Born in a small town in Mississippi in 1927, the daughter of a midwife and a sawmill worker, Leontyne Price might have grown up singing the blues. But Leontyne had big dreams -- and plenty to be thankful for -- as she surrounded herself with church hymns and hallelujahs, soaked up opera arias on the radio, and watched the great Marian Anderson grace the stage.
While racism made it unlikely that a poor black girl from the South would pursue an opera career, Leontyne's wondrous voice and unconquerable spirit prevailed. Bursting through the door Marian had cracked open, Leontyne was soon recognized and celebrated for her leading roles at the Metropolitan Opera and around the world -- most notably as the majestic Ethiopian princess in Aida, the part she felt she was born to sing.
From award-winners Carole Boston Weatherford and Raul Colon comes the story of a little girl from Mississippi who became a beloved star -- one whose song soared on the breath of her ancestors and paved the way for those who followed.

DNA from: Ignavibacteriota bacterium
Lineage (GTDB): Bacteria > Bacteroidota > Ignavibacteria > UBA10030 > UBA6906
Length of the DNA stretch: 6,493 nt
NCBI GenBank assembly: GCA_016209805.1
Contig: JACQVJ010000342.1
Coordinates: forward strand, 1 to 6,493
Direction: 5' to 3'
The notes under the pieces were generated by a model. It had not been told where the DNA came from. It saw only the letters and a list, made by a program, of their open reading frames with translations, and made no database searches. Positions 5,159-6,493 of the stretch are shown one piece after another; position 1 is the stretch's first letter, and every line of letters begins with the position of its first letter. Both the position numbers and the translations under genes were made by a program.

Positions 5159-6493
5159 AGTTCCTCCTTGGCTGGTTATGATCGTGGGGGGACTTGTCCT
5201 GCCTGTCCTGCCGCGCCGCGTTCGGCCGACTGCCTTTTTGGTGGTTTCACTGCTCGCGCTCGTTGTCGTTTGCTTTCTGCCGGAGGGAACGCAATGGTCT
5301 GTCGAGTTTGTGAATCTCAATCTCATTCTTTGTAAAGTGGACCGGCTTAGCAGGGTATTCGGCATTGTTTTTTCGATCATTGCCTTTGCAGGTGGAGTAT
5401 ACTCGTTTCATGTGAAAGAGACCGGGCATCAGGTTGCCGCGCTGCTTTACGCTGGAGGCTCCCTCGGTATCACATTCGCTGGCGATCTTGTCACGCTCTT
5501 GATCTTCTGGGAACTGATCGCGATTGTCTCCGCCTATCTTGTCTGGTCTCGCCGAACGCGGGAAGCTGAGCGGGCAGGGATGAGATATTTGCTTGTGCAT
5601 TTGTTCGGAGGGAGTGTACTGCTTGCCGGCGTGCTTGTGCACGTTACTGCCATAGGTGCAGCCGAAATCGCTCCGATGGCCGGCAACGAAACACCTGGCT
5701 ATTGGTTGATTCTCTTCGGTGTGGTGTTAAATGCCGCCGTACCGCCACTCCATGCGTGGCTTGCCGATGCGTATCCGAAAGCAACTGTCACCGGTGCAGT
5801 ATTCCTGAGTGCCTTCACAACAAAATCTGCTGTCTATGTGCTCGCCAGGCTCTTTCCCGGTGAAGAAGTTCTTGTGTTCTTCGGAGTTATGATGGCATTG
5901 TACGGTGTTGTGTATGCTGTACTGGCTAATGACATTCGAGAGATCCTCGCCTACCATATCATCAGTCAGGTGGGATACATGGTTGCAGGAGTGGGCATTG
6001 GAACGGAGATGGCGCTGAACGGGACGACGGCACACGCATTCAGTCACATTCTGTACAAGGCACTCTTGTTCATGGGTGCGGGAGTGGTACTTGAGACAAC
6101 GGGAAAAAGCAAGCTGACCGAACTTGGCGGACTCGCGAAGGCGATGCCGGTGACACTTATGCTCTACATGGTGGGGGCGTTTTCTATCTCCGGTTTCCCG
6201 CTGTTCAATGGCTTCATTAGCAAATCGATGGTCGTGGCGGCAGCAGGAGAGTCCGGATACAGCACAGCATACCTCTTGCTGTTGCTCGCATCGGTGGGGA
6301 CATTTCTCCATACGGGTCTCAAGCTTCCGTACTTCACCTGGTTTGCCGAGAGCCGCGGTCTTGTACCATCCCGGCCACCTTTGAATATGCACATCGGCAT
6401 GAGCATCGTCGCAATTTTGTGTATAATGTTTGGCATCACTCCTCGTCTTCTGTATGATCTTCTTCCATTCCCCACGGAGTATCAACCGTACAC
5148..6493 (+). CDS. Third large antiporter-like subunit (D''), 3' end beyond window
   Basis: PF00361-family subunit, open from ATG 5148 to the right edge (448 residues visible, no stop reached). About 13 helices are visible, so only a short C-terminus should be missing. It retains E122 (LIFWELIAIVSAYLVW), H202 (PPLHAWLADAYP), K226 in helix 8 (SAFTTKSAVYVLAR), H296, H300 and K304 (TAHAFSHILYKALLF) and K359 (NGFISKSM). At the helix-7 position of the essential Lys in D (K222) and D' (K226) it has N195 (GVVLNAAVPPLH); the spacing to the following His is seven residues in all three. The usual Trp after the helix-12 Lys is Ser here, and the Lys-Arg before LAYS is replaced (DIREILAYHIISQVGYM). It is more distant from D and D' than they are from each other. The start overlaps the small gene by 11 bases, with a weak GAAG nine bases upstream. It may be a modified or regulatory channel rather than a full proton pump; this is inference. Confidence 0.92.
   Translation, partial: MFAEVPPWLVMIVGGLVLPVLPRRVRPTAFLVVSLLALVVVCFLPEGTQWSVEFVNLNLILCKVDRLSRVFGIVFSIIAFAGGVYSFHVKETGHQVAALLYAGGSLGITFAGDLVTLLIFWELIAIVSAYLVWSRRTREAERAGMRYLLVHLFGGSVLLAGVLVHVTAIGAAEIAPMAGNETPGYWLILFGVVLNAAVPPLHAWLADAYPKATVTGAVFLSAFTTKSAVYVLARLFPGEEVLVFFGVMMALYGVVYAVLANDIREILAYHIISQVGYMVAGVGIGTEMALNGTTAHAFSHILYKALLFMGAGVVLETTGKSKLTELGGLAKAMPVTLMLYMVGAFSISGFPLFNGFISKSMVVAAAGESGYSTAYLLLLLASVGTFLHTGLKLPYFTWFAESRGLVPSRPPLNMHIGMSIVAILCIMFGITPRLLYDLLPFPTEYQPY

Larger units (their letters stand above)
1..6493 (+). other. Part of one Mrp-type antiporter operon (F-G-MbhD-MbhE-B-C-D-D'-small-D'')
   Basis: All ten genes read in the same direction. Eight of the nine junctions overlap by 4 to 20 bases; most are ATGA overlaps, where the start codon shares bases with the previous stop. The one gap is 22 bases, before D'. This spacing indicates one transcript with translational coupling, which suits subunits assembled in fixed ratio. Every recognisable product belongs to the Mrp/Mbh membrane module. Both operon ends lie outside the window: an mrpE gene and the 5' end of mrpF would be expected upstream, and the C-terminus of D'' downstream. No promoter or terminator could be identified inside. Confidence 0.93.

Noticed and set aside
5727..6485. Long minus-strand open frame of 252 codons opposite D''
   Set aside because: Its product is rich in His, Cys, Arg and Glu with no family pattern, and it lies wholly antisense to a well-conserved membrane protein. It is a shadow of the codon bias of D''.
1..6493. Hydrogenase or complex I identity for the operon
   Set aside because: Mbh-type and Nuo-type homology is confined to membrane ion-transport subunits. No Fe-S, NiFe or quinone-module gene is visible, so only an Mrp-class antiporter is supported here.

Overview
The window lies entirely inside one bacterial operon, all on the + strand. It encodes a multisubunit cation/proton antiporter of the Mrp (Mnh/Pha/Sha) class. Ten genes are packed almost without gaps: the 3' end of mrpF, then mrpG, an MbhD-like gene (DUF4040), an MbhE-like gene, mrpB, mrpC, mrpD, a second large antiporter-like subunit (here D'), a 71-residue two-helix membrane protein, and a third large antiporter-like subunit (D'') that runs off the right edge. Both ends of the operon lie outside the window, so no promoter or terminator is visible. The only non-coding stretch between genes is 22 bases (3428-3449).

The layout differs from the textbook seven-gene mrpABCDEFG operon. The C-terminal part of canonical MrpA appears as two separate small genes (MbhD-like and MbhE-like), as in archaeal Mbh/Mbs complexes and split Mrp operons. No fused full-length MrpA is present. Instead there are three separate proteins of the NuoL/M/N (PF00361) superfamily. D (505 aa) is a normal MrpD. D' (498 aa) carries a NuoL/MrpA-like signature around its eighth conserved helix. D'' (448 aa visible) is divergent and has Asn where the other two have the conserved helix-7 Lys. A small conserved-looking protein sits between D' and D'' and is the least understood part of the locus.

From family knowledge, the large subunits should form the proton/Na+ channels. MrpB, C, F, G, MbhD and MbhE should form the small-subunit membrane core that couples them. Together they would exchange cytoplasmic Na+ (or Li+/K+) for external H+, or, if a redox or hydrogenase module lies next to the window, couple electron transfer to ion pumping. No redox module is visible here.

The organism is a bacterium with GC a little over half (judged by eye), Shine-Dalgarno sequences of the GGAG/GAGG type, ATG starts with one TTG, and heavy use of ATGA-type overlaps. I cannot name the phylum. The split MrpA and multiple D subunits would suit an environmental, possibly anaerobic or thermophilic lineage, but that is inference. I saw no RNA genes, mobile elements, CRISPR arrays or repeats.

"Colón's earthy hues establish the tone of Price's early years, set against the backdrop of her humble Mississippi upbringing and a childhood surrounded by supportive parents and gospel music. The watercolor and pencil drawings seem to vibrate off the page, especially in the form of rainbow-colored musical notes that often envelop the work's subject. An author's note includes more information on other singers for whom Price paved the way." -- Shelley Diaz, School Library Journal
|5 - 9
|Carole Boston Weatherford
|Dec 23, 2014
|Knopf Books for Young Readers